Addendum: Guy has a more in-depth post here. It should also be noted that it seems the City of Seattle knew that the report featured below by the University of Washington was going to throw more mud on their precious minimum wage initiative, so they sought more friendlier data crunchers because well, they didn’t like people telling them they don’t know economics (via Seattle Weekly):
There’s an old joke that economics is the only field where two people can win the Nobel Prize for saying the exact opposite thing. However, by all appearances these two takeaways on Seattle’s historic minimum wage law are not a symptom of the vagaries of a social science but an object lesson in how quickly data can get weaponized in political debates like Seattle’s minimum wage fight. In short, the Mayor’s Office knew the unflattering UW report was coming out, and reached out to other researchers to kick the tires on what threatened to be a damaging report to a central achievement of Ed Murray’s tenure as mayor.
To review, the timeline seems to have gone like this: The UW shares with City Hall an early draft of its study showing the minimum wage law is hurting the workers it was meant to help; the mayor’s office shares the study with researchers known to be sympathetic toward minimum wage laws, asking for feedback; those researchers release a report that’s high on Seattle’s minimum wage law just a week before the negative report comes out.
Those reports have previously grated advocates of the $15 minimum wage. In September, Coucilmember Kshama Sawant took the research group to task for various aspects of a report from last July, which Sawant argued cast the wage law in a poor light due to bad methodology and accused the director of the study, Jacob Vigdor, of “idelogical editorializing.”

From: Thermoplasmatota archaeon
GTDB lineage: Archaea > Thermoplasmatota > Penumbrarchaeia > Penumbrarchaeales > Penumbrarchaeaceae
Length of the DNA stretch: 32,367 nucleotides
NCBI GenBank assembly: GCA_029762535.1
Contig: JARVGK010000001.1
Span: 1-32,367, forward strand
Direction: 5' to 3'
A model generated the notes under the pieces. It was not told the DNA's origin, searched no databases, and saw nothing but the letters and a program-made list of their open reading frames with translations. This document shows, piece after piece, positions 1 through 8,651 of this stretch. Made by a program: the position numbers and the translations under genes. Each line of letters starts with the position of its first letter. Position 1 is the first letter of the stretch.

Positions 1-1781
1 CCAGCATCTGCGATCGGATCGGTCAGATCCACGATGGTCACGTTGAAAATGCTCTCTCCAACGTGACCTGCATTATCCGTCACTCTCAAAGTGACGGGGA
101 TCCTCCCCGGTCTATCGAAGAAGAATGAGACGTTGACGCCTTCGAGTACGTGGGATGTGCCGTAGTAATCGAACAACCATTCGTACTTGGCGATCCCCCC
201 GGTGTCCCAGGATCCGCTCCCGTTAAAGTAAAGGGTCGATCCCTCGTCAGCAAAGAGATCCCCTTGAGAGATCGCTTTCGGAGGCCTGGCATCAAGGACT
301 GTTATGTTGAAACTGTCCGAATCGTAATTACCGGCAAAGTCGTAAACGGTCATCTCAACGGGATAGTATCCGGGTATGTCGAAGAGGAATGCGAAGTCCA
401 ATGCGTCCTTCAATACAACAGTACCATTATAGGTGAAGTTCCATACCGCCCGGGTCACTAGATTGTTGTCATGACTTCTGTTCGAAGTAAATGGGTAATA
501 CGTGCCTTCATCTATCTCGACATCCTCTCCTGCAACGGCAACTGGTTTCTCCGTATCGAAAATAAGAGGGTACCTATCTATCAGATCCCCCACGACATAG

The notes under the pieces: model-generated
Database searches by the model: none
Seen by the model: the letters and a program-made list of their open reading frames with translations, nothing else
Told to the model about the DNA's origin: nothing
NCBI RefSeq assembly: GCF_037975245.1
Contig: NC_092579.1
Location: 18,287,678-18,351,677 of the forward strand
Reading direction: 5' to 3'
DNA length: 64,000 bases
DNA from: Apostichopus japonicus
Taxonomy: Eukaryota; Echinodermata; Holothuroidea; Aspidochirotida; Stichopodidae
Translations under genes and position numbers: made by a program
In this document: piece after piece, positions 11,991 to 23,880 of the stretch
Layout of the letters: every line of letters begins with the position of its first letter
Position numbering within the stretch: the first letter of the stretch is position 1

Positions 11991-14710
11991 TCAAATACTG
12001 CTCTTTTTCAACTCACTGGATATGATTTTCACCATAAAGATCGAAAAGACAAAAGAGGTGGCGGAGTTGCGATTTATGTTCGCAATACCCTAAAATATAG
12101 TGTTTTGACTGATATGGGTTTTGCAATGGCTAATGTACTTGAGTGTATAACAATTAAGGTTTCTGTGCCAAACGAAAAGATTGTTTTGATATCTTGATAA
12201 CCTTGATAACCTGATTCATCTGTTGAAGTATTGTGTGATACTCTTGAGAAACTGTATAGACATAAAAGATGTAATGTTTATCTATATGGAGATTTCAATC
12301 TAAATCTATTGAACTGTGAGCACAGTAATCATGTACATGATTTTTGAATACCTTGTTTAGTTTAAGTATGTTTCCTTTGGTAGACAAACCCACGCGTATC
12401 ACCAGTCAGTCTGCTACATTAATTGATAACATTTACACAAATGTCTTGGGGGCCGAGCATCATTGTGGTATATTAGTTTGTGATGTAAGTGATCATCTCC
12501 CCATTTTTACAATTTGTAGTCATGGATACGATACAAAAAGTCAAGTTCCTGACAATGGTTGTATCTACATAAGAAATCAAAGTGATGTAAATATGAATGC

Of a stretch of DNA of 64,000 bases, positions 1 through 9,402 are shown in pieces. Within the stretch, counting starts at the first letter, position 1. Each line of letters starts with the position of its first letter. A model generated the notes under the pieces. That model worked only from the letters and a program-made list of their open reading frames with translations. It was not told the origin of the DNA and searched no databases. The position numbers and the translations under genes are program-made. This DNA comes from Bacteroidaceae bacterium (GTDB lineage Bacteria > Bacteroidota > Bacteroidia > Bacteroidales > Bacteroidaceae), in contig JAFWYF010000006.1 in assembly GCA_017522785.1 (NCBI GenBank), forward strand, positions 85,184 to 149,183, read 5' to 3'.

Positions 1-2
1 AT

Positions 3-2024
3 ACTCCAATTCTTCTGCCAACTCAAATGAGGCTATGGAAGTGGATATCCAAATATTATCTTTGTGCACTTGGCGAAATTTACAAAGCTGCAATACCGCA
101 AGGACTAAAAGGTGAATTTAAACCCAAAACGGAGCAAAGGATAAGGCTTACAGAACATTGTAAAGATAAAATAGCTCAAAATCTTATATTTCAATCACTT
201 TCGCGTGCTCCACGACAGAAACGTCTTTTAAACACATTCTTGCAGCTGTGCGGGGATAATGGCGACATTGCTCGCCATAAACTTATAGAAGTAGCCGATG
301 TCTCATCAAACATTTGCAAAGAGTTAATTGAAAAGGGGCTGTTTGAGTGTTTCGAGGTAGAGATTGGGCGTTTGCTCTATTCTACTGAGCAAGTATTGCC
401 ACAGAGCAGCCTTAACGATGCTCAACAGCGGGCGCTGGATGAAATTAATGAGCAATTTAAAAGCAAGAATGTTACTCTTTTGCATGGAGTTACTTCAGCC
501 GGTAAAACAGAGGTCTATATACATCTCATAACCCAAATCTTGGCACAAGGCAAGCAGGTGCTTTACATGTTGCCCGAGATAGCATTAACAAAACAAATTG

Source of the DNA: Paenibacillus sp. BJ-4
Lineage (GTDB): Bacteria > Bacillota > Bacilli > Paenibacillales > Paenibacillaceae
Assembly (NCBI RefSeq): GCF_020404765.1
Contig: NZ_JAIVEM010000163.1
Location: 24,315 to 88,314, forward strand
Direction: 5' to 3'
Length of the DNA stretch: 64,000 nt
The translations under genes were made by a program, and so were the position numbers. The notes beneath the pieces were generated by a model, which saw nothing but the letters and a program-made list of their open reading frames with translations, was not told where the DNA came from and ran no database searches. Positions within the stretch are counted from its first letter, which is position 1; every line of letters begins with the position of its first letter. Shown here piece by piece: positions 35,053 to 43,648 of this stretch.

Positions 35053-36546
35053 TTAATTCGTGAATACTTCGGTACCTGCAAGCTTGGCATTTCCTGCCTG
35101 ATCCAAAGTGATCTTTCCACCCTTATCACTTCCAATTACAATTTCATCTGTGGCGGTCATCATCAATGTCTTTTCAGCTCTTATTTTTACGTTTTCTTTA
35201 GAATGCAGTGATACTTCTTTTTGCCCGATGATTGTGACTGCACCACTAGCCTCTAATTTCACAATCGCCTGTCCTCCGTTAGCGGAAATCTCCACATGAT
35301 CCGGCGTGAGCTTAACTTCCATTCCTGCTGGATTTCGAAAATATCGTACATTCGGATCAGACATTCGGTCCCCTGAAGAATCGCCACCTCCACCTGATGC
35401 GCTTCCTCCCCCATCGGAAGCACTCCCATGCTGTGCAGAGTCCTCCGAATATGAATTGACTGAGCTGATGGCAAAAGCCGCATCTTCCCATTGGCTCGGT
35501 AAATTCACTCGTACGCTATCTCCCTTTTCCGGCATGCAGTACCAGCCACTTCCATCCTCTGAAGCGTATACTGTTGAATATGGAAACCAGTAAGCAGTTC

In a brief interview Monday, Vigdor defended the group’s most recent study, saying it was based on far more granular data than the Berkeley team had access to. Specifically, the state provides his group special access to individual worker data while the Berkeley researchers have a “public use data set, which is basically a bunch of … summaries of this data.”
“Ours has a lot more details and depth to it, because we’re looking at individual workers,” he said.
Asked whether he thought the Berkeley report was a ploy by City Hall to preempt their report, Vigdor said: “I’m not going to comment on that.”
Seattle’s minimum wage experiment has only resulted in fewer hours, less money, and fewer jobs for workers, according to a preliminary report by the National Bureau of Economic Research by researchers were from the University of Washington. Seattle passed the $15/hour passed in minimum wage hike in 2014. It’s supposed to be $15 in 2018; it’s currently $11 now. Yet, even at $11/hour, workers also had fewer hours and job opportunities. In all, it seems all of this was rather predictable (via Seattle Times) [emphasis mine]:
The UW team published its first report last July on the impact of the first jump in Seattle’s minimum wage, which went in April 2015 from $9.47 to $10 or $11 an hour, depending on business size, benefits and tips.
This latest study from the UW team looks at the effects of both the first and second jumps. The second jump, in January 2016, raised the minimum wage to $10.50 to $13. (The minimum wage has since gone up again, to the current $11 to $15. It goes up again in January to $11.50 to $15.)
The team concluded that the second jump had a far greater impact, boosting pay in low-wage jobs by about 3 percent since 2014 but also resulting in a 9 percent reduction in hours worked in such jobs. That resulted in a 6 percent drop in what employers collectively pay — and what workers earn — for those low-wage jobs.
For an average low-wage worker in Seattle, that translates into a loss of about $125 per month per job.
We’ve known for a while that minimum wage hikes kill jobs. In 2013, over 700,000 jobs were lost, with American Action Forum calculating that every $1 increase amounted to a 1.48 percent increase in the unemployment rate.
Buried on page A14 of today's @nytimes: Evidence that higher minimum wages do, indeed, hurt workers by raising costs on employers. pic.twitter.com/HTaKq2fUf0— Mary Kissel (@marykissel) June 26, 2017
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